This tool uses the impedance of the source and load to calculate the impedance mismatch.

It also calculates

- Reflection Coefficient
- VSWR (Voltage Standing Wave Ratio)
- Return loss
- Mismatch loss
- Forward power
- Reflected power

**Formula**

**Source Impedance = Z _{0}**

**Complex Load Impedance = R + j*X**

**Absolute Load Impedance = √(R ^{2} + X^{2}**)

**Γ = √[(R-Z _{0})^{2} + X^{2}] / √[(R+Z_{0})^{2} + X^{2}]**

**Mismatch Loss (dB) = -10*Log _{10}(1 – |Γ|^{2}**)

**Return Loss (dB) = -20*Log _{10}(|Γ|**)

**Reflected Power (%) = 100*(|Γ| ^{2})**

**Transmitted Power (%) = 100*(1 – |Γ| ^{2})**

**Example Calculations**

**Complex Load**

For a source impedance of 50 ohm and complex load impedance of 25 + j*25, the return loss is 7 dB and 20% of the power is reflected back with the balance of 80% transferred forward.

If the source and the load are perfectly matched, the VSWR is 1 and 100% of the power is transferred.

**50 ohm – 75 ohm mismatch loss**

A question that comes up often in the context of using an amplifier or filter designed for 75 ohm in a 50 ohm system.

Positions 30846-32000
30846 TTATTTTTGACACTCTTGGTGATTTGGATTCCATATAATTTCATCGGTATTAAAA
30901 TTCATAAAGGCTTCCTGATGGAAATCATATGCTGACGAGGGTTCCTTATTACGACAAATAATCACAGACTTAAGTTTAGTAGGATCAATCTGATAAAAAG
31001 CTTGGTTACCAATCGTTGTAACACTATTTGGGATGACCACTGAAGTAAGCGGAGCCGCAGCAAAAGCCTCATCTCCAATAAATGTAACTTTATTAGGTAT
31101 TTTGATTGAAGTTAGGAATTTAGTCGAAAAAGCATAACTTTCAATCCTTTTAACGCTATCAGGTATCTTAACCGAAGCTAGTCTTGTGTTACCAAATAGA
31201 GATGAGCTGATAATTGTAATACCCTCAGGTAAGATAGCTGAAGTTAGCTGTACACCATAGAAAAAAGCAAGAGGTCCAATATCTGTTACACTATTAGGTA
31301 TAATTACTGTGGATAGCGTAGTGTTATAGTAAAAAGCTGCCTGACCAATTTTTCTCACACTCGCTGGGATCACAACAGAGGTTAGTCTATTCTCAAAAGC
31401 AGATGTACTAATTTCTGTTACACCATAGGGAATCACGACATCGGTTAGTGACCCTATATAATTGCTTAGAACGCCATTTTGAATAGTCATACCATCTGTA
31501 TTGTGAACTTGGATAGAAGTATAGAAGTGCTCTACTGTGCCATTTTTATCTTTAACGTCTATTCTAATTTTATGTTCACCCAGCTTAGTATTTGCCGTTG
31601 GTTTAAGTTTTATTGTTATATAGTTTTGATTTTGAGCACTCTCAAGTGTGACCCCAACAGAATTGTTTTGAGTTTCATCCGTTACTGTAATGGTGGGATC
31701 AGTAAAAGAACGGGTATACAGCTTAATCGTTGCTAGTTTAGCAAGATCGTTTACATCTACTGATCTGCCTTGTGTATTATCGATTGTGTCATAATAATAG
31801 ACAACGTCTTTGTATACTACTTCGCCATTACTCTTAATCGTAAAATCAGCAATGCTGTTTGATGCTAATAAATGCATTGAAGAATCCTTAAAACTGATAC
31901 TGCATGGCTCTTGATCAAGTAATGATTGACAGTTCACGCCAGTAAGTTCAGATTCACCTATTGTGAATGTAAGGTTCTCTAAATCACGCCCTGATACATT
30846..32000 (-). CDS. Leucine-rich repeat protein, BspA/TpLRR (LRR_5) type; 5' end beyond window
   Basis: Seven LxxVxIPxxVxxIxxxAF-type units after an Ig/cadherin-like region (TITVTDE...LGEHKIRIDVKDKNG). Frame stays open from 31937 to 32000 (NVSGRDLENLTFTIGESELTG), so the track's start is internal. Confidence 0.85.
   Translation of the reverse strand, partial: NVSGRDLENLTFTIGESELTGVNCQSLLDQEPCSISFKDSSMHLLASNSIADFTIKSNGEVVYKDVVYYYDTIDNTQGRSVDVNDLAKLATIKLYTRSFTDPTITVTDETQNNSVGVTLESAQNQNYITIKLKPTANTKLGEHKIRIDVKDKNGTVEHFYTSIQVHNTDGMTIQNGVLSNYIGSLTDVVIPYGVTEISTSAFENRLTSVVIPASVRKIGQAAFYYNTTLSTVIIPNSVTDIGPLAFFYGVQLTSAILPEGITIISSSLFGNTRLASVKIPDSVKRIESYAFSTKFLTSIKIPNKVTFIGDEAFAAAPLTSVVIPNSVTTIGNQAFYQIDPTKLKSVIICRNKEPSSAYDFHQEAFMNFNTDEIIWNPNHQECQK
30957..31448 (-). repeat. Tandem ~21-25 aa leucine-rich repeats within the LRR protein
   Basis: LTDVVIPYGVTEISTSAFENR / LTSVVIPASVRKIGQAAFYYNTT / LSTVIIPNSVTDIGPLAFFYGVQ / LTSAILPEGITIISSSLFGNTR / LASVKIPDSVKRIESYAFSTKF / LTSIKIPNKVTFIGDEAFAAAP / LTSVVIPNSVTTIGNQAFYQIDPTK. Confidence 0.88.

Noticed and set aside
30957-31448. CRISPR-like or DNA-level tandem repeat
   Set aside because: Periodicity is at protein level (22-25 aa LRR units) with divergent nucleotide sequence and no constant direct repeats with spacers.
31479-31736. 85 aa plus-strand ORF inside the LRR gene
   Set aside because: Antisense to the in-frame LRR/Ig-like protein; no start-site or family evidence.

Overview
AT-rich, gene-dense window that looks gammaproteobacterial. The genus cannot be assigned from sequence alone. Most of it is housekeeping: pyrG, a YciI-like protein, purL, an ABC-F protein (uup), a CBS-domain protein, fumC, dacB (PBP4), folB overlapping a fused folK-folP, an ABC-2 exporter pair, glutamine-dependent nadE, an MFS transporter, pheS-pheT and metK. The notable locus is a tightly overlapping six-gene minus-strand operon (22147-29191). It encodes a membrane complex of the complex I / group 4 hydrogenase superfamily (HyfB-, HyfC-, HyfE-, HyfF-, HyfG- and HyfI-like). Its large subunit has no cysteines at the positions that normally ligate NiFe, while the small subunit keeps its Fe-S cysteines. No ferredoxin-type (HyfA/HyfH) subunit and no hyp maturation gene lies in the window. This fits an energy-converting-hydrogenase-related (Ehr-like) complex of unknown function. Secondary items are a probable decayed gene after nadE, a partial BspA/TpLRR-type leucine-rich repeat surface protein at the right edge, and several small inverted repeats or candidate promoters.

In this case, what’s the mismatch loss?

When you use those numbers in the calculator above for the load Impedance = R + j*X with R= 75, X = 0

The mismatch loss is calculated to be **0.18 dB**.

As a result of this mismatch, only 4% of the incident power is reflected back, while 96% is transmitted forward.

**Background**

**What is Mismatch Loss?**

In radio frequency (RF) circuits, mismatch loss occurs when the impedance of one component (like an antenna, cable, or transmitter) doesn’t match the impedance of another connected component. The ideal situation in RF circuits is to have impedance matching—for example, both the transmitter and the cable should have the same impedance, such as 50 ohms. When they don’t, some of the signal is reflected instead of being fully transmitted, leading to mismatch loss.

In simple terms, mismatch loss is the loss of signal power due to the reflected energy caused by impedance differences in the circuit.

**Why Does Mismatch Loss Happen?**

RF signals behave like waves. When these waves encounter a change in impedance (for example, from a 50-ohm transmitter to a 75-ohm cable), part of the wave is reflected back instead of traveling forward. The larger the difference in impedance, the more energy gets reflected, resulting in less energy reaching the destination.

**Related Calculators**

- VSWR to S11 – use this tool to find the S11 (S-parameter at port 1 of a two port network)
- Match 50 ohm to any other impedance (both resistive and reactive circuit options are presented)